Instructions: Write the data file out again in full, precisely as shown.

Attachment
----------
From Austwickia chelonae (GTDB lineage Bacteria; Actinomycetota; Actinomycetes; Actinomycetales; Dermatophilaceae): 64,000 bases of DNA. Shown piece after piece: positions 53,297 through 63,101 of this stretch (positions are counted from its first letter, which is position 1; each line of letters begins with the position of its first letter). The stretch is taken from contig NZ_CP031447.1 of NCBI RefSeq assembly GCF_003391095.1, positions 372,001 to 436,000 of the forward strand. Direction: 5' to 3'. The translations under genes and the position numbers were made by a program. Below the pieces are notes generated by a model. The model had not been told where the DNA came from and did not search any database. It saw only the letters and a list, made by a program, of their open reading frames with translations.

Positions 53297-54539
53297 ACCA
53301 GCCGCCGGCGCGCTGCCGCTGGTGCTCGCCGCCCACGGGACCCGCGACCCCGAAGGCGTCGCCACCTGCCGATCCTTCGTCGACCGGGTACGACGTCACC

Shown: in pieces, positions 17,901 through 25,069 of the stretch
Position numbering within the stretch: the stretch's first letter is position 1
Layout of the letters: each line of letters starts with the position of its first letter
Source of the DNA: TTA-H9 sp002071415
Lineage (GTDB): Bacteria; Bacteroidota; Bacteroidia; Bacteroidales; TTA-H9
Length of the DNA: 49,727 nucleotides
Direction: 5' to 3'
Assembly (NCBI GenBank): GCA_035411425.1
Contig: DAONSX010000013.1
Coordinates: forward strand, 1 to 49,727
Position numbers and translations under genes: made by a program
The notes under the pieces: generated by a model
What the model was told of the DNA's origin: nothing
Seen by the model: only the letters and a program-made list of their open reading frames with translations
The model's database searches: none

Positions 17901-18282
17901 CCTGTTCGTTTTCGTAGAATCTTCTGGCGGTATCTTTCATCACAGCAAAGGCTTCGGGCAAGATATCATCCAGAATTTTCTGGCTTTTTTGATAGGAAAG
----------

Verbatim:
From Austwickia chelonae (GTDB lineage Bacteria; Actinomycetota; Actinomycetes; Actinomycetales; Dermatophilaceae): 64,000 bases of DNA. Shown piece after piece: positions 53,297 through 63,101 of this stretch (positions are counted from its first letter, which is position 1; each line of letters begins with the position of its first letter). The stretch is taken from contig NZ_CP031447.1 of NCBI RefSeq assembly GCF_003391095.1, positions 372,001 to 436,000 of the forward strand. Direction: 5' to 3'. The translations under genes and the position numbers were made by a program. Below the pieces are notes generated by a model. The model had not been told where the DNA came from and did not search any database. It saw only the letters and a list, made by a program, of their open reading frames with translations.

Positions 53297-54539
53297 ACCA
53301 GCCGCCGGCGCGCTGCCGCTGGTGCTCGCCGCCCACGGGACCCGCGACCCCGAAGGCGTCGCCACCTGCCGATCCTTCGTCGACCGGGTACGACGTCACC

Shown: in pieces, positions 17,901 through 25,069 of the stretch
Position numbering within the stretch: the stretch's first letter is position 1
Layout of the letters: each line of letters starts with the position of its first letter
Source of the DNA: TTA-H9 sp002071415
Lineage (GTDB): Bacteria; Bacteroidota; Bacteroidia; Bacteroidales; TTA-H9
Length of the DNA: 49,727 nucleotides
Direction: 5' to 3'
Assembly (NCBI GenBank): GCA_035411425.1
Contig: DAONSX010000013.1
Coordinates: forward strand, 1 to 49,727
Position numbers and translations under genes: made by a program
The notes under the pieces: generated by a model
What the model was told of the DNA's origin: nothing
Seen by the model: only the letters and a program-made list of their open reading frames with translations
The model's database searches: none

Positions 17901-18282
17901 CCTGTTCGTTTTCGTAGAATCTTCTGGCGGTATCTTTCATCACAGCAAAGGCTTCGGGCAAGATATCATCCAGAATTTTCTGGCTTTTTTGATAGGAAAG